Friday, September 21, 2018

Macca forever!

A quick update from the Monteal bus station. Here's what's happening: I am sick, my phone isn't charging properly, and the bus to Ottawa I came to get is full, there's another in an hour and a half. My aunt fell out of bed last night, went to hospital by ambulance for the third time in the last week, and has been sent back. My brother and I have found out there's no DNR, so the poor soul will keep being brought back from the brink. There's a torrential downpour outside here, and probably in Ottawa too.

Otherwise, everything's hunky dory.

The weather changed the moment I got on the plane from Toronto to Montreal. It was hot when I packed, and the report said it'd be about 20 and up in Montreal except for rain on Friday, so I brought sleeveless dresses, short sleeved t-shirts, one pair of light pants and a sweater for the hell of it. By the time the plane landed, it was freezing, and it has not warmed up. So first, I got sick - which Lynn thought was also perhaps the stress of my aunt's disintegration and the beginning of teaching - who knows? In any case, suddenly my throat was raw, my head ached, my nose was running, it was a nightmare - I wasn't sick once all winter, and now this.

Luckily Lynn and I had some shopping to do, so I bought long warm socks, a hoodie, a pair of warm pants, all useful for winter but needed right now. It is so much fun to shop with as savvy a shopper as my friend, who's had a lifetime of shopping in France; she's extremely thrifty and has a fierce and trained eye for exactly the right thing at the right price. Usually I dither, but not with her.

We had two meetings with old friends - a visit with Sherry, a university professor and translator who's interested in Lynn's work as Lynn is in hers, and the next day, with Michael Climan, who was the best friend and roommate of our beloved friend and mentor Bob Handforth in the late sixties. We hadn't seen Michael since then, at least as I recall. He is unchanged, a bit greyer, but as funny, sweet, and lively as ever, a wonderful person, long married and a father of two. We got caught up on the last decades of our lives, but we talked a lot about Bob, who was brilliant and creative and prescient. He died of AIDS in 1987 or 88 and haunts many of those who knew him. Robert Handforth has a Facebook page.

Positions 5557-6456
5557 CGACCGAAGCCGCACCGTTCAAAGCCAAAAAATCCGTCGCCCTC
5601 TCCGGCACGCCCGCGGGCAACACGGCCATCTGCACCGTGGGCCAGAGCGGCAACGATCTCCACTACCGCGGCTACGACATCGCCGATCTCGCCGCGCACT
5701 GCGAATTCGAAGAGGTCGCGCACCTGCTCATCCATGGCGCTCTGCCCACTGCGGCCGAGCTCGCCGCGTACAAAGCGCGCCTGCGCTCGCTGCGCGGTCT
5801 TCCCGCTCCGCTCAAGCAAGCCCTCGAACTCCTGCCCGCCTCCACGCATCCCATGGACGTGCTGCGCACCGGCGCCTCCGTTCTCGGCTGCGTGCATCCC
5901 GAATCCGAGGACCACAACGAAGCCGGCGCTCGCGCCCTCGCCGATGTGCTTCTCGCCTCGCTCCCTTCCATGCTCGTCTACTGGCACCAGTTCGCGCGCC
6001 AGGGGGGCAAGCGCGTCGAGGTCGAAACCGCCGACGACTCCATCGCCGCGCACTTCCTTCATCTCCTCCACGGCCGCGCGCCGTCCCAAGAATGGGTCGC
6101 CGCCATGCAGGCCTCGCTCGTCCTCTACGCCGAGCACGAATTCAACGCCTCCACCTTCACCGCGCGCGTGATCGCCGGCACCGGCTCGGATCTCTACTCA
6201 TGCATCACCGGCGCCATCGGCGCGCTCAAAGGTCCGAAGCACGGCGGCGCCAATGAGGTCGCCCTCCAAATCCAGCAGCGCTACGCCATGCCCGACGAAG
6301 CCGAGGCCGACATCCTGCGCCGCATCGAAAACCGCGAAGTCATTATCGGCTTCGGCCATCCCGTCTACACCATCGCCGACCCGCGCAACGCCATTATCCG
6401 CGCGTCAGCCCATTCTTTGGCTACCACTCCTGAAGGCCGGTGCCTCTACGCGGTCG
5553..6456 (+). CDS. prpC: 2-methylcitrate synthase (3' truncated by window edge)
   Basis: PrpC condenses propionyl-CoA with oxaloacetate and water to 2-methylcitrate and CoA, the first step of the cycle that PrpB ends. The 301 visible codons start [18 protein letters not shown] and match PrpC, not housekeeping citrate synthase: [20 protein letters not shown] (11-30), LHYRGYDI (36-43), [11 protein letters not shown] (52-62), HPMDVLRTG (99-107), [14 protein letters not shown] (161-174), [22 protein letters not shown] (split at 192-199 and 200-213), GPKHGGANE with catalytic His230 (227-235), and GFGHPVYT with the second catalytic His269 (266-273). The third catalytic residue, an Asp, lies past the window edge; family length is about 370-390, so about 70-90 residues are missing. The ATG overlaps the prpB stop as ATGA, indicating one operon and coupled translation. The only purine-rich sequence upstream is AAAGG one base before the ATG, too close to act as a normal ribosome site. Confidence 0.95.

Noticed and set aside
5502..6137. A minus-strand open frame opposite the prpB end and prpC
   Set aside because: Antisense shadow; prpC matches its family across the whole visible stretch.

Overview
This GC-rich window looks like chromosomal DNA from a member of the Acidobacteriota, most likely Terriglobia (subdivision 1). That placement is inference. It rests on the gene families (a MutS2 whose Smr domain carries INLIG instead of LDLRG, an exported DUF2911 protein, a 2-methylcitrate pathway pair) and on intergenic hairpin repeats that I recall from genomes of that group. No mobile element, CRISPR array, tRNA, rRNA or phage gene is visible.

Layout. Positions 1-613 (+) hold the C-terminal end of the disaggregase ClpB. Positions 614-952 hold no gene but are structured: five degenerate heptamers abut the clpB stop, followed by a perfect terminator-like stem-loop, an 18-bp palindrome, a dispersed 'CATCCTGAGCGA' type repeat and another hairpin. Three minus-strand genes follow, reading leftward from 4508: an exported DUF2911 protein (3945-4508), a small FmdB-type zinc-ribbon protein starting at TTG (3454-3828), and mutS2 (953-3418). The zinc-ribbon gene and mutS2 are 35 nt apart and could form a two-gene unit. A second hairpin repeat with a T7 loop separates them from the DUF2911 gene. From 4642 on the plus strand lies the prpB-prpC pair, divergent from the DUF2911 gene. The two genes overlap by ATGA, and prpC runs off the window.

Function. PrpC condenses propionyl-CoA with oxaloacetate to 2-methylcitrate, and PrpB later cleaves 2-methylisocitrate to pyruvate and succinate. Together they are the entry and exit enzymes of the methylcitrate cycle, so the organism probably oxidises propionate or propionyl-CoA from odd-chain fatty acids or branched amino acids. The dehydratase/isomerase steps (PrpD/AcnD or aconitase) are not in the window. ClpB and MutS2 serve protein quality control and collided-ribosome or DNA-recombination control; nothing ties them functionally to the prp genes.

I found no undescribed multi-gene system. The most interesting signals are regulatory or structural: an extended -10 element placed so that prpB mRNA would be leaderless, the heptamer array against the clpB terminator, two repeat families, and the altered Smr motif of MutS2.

But I spent a lot of time in bed at our lovely auberge b and b, trying to get better before the Macca concert, filling myself with Advil and throat lozenges. I'd rented the place because it was only 5 minutes from the Bell Centre, where the concert took place. Lynn liked the Beatles but is sane, not a madwoman about Paul like I am, so she was lukewarm about going to this concert. First, the number of people floored her - the place was packed, perhaps 20,000, and such a diversity, all ages, two, three generations there together, many young people. We were at the back, and behind us, a row of people in wheelchairs. The excitement building, and then the roof-raising roar when he came out - unforgettable. And there he is, slender and handsome and 76 years old, rocking like no one can rock with his incredible band, lots of film and amazing lights and of course the flashpots during Live and Let Die - he never stops, doesn't even take a drink of water, going from screaming rock to tender ballads and the song he wrote with Kanye West, old Beatles, Wings stuff, and everything in between, for three hours. Just extraordinary.

This was the ninth time I've seen him, the sixth time for him solo, and it was the best show yet. But the extra-special treat was seeing my friend singing at the top of her lungs, beaming, laughing, swaying - it did, of course, make me cry. She said it was the best show she's ever seen.

Or maybe my tears were just my raw throat. It's the first time I didn't make a sound during his concert - could not sing or shout, just appreciated silently. Adored from afar, as always. Along with 20,000 or so others.

So - sitting here in the Montreal bus station, coughing, watching the rain outside, on my way to visit my aunt who is dying but not letting go. I am sucking a lozenge and have water and made myself a peanut butter sandwich at breakfast at the b and b this morning, so I'll be fine. I'd rather be home in bed, yes. But - onward.

Tuesday, September 18, 2018

notes about Macca and the Little Free Library

I wrote to Liel Leibovitz, the author of the McCartney article I posted yesterday, to tell him how much I liked his piece and my own bond with Macca. He wrote back today, thanking me and telling me he had ordered my book to keep him company until Macca plays next in New York. How nice is that?

And another nice note: a woman in a power wheelchair got a friend to put a note through my front door today. I saw her and spoke to her on the street later. Her letter was on paper ripped from a day-timer, and this is what it said:
Sept. 18, 2018
Dear Little Library:
Wanted to thank you and yours a big greatful thanks for the efforts and energy that you all put into providing this beautiful community assest. When you shut down for a few weeks I was very sad because we thought your frustration level was growing. Do not allow this to happen. If a person steals book - pray they get money to buy what they need or want. It may save houses from break ins or avoid a senior from having their purse being snatched so that the thief can get food and drugs.

From a further prism - lots of poorer people access the books - like me and my grown family and grandsons. They love the books. We "loan" the books to others and it is like a mini book club. Wow the big treat for me is the occasional New York Times especially Sunday.